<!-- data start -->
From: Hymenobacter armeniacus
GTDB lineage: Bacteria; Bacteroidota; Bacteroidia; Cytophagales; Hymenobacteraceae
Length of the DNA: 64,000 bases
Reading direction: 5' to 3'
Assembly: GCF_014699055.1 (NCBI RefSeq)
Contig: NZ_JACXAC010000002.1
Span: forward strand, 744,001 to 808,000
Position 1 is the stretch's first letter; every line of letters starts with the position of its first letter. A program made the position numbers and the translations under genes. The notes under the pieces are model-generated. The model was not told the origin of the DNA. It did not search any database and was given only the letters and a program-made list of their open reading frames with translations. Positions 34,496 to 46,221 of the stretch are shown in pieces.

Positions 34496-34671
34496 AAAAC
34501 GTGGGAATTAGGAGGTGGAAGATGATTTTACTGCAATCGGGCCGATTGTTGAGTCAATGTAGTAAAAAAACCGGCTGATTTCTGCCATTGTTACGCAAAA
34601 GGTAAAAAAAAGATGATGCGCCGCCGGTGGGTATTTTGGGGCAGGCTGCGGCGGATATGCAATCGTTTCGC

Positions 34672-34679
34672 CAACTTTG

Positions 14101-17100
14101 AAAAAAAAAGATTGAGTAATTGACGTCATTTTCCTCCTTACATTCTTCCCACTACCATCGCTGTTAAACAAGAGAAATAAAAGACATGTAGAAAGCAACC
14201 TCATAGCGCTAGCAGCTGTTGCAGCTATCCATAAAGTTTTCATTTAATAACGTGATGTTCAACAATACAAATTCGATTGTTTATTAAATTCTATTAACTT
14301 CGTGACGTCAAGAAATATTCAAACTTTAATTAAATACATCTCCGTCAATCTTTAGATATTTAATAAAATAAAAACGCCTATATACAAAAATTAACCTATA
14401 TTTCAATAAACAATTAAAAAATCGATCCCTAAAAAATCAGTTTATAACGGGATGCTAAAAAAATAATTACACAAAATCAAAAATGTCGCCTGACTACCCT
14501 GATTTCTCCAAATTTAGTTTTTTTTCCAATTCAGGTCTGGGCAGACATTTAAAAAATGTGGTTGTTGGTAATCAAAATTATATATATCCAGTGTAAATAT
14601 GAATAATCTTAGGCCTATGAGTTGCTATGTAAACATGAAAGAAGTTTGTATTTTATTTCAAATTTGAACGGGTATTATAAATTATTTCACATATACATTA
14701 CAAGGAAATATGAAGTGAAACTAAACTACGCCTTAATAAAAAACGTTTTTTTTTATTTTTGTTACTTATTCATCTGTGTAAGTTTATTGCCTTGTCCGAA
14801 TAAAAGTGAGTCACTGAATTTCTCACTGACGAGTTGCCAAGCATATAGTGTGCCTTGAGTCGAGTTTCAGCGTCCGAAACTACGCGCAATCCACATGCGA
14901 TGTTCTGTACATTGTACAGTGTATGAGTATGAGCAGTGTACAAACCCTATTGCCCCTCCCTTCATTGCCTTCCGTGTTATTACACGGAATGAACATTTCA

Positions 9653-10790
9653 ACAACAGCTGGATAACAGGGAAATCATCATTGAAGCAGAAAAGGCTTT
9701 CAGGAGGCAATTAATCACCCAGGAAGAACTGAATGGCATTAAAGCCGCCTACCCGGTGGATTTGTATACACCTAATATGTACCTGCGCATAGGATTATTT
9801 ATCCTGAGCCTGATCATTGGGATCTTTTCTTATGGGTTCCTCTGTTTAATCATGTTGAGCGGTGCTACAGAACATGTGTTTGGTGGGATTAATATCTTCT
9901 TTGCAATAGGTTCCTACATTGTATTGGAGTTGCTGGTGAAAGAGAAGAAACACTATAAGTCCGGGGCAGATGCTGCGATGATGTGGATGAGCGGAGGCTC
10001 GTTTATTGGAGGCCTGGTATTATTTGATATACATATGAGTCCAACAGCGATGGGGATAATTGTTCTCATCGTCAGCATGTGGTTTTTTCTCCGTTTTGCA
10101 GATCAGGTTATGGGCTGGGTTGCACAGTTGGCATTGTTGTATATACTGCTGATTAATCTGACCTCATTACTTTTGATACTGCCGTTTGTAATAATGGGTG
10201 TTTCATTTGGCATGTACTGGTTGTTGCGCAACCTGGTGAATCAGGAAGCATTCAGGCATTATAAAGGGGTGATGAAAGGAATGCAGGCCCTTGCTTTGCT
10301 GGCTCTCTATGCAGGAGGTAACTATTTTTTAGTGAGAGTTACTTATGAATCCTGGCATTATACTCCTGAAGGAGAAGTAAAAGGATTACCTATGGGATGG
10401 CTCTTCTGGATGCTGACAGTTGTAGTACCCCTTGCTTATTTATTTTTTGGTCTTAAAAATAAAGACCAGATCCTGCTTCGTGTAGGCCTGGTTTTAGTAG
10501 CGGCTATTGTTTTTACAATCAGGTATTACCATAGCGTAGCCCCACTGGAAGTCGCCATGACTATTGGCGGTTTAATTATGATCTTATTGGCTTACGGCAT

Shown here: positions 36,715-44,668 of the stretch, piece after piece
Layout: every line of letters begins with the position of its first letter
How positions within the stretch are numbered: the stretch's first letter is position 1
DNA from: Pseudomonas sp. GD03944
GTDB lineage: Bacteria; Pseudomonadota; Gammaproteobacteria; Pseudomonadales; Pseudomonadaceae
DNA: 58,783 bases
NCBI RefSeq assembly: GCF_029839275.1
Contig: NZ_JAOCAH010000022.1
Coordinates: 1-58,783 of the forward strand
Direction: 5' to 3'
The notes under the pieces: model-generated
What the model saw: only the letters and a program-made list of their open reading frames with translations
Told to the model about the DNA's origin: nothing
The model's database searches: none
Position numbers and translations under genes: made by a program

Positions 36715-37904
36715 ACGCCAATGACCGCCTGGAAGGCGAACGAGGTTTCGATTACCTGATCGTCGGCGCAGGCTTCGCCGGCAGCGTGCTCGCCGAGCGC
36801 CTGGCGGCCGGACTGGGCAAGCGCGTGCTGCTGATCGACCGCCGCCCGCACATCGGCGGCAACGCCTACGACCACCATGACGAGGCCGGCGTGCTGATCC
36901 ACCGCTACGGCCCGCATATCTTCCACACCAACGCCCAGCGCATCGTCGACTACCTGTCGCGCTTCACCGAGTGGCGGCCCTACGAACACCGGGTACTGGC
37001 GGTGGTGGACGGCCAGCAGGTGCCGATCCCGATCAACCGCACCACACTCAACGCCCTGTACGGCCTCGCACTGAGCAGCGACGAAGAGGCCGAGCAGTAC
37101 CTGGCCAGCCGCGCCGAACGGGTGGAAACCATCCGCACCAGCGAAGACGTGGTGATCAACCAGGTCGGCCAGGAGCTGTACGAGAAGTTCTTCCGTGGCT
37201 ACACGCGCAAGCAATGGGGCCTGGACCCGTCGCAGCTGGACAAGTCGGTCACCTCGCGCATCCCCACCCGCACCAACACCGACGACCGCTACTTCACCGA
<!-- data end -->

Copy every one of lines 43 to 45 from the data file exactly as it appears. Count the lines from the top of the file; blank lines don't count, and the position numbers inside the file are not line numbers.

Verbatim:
Contig: NZ_JAOCAH010000022.1
Coordinates: 1-58,783 of the forward strand
Direction: 5' to 3'